A new federal report on homelessness in America offers a snapshot of how San Diego County is doing compared with other regions.
With 9,160 homeless people, the county has the fourth-largest population of any region in the nation, trailing only New York City (76,501), Los Angeles County (55,188) and Seattle/King County (11,643).
The report by the U.S. Department of Housing and Urban Development (HUD) also listed San Diego County — the fifth largest in the country — among the biggest in several categories:
--Third in the number of homeless veterans, with 1,067.
--Fourth in the number of homeless individuals (as opposed to those in families), 7,571.
--Fourth in the percentage of people in homeless families who are unsheltered, 18.4 percent.
--Fifth in the percentage of homeless individuals who are unsheltered, 61.6 percent.
--Fifth in the number of chronically homeless, 2,088.
--Seventh in the number of unaccompanied youth (younger than 25 living alone), 1,160.
--Tenth in the number of people in homeless families, 1,589.
The numbers come from an annual report to Congress, released Wednesday, that is based on HUD-mandated “point in time” counts done every January in 3,000 cities and counties across America. Communities use the report while deciding how to allocate money and resources to combat homelessness.
Nationwide, the homeless population went up 0.7 percent, to 553,742. It’s the first year-over-year increase since 2010, and it means that for every 10,000 people in the nation, 17 are homeless, according to HUD.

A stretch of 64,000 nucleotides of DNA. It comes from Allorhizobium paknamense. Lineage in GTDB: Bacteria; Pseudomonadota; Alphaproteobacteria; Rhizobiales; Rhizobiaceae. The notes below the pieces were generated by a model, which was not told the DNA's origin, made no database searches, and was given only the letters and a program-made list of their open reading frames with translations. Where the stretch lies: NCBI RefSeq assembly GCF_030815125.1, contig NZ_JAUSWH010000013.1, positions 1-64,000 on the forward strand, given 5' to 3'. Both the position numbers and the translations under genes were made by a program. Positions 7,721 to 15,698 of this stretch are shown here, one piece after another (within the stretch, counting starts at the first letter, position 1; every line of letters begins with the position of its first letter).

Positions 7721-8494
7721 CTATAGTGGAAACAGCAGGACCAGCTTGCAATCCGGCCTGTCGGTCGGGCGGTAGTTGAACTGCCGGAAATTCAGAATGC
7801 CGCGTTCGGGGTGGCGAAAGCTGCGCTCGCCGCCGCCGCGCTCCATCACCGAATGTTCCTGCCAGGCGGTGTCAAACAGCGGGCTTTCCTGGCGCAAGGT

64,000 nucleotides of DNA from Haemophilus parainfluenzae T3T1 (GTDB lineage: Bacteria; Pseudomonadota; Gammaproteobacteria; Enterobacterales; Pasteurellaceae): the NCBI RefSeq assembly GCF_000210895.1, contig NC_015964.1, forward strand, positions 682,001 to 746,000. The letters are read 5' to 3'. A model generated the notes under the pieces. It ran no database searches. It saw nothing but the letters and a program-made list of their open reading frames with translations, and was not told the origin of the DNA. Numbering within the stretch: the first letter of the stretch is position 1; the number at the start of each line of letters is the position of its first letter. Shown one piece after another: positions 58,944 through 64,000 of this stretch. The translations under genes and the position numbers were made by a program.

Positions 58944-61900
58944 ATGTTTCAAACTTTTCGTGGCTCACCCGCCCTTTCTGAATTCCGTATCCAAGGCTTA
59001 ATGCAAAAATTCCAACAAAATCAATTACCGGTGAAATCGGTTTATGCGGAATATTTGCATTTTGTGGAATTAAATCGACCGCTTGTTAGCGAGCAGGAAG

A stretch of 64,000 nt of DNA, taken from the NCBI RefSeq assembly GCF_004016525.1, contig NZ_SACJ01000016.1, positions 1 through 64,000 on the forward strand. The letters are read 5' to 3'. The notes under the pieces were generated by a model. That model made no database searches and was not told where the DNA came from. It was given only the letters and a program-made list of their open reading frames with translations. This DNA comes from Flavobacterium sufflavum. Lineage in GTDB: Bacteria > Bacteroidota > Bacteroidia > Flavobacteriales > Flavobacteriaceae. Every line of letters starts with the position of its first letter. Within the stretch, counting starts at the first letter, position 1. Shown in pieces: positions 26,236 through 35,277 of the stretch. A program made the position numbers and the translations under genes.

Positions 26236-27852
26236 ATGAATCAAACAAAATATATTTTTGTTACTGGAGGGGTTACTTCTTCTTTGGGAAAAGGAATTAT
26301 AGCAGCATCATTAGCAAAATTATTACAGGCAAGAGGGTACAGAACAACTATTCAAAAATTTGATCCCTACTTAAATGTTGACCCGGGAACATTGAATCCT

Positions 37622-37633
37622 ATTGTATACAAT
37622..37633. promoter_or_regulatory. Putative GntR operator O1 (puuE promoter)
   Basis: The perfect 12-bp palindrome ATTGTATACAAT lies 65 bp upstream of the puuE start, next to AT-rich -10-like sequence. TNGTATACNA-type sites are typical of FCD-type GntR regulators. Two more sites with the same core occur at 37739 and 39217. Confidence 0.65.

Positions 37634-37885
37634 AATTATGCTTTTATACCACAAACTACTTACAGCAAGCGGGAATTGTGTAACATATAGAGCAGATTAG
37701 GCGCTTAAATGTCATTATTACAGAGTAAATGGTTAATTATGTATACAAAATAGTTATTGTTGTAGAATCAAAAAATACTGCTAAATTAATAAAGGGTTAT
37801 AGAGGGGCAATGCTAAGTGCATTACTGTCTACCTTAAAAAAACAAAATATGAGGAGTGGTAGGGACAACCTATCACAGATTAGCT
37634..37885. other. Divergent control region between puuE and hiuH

While 30 states and the District of Columbia saw decreases in their homeless numbers, 20 saw increases, including California, up 13.7 percent to 134,278. For every 10,000 people in California, 34 are homeless.
In San Diego, the homeless population increased 5 percent.
“In many high-cost areas of our country, especially along the West Coast, the severe shortage of affordable housing is manifesting itself on our streets,” HUD Secretary Ben Carson said in a statement. “With rents rising faster than incomes, we need to bring everybody to the table to produce more affordable housing and ease the pressure that is forcing too many of our neighbors into our shelters and onto our streets.”
The increases are due largely to spikes in the number of unsheltered homeless, according to the report. That’s especially true on the West Coast.
Nationwide, about 35 percent of the homeless are living in tents, cars and on the street. In San Diego, it’s 61.6 percent.
California has almost half of the nation’s unsheltered homeless. The top four regions in the country with the highest percentage of unsheltered are in the state: Fresno/Madera (75.8 percent), Los Angeles (74.7), San Jose/Santa Clara (73.7) and Oakland/Alameda (68.6).
Overall, 68.2 percent of the homeless in California are unsheltered, the highest rate of any state. New York, by contrast, has almost 95 percent of its homeless living in shelters.
Nationwide, the number of homeless military veterans went up 1.5 percent last year, and that group now makes up 9.1 percent of the total homeless population, according to the report. About 38 percent of them are unsheltered.
In San Diego, the number of homeless veterans went down about 10 percent and now is 12 percent of the total homeless population. Forty-three percent are unsheltered.
The veterans’ numbers for California: Up 19.4 percent, to 8.5 percent of the total homeless population, with 66.7 percent unsheltered.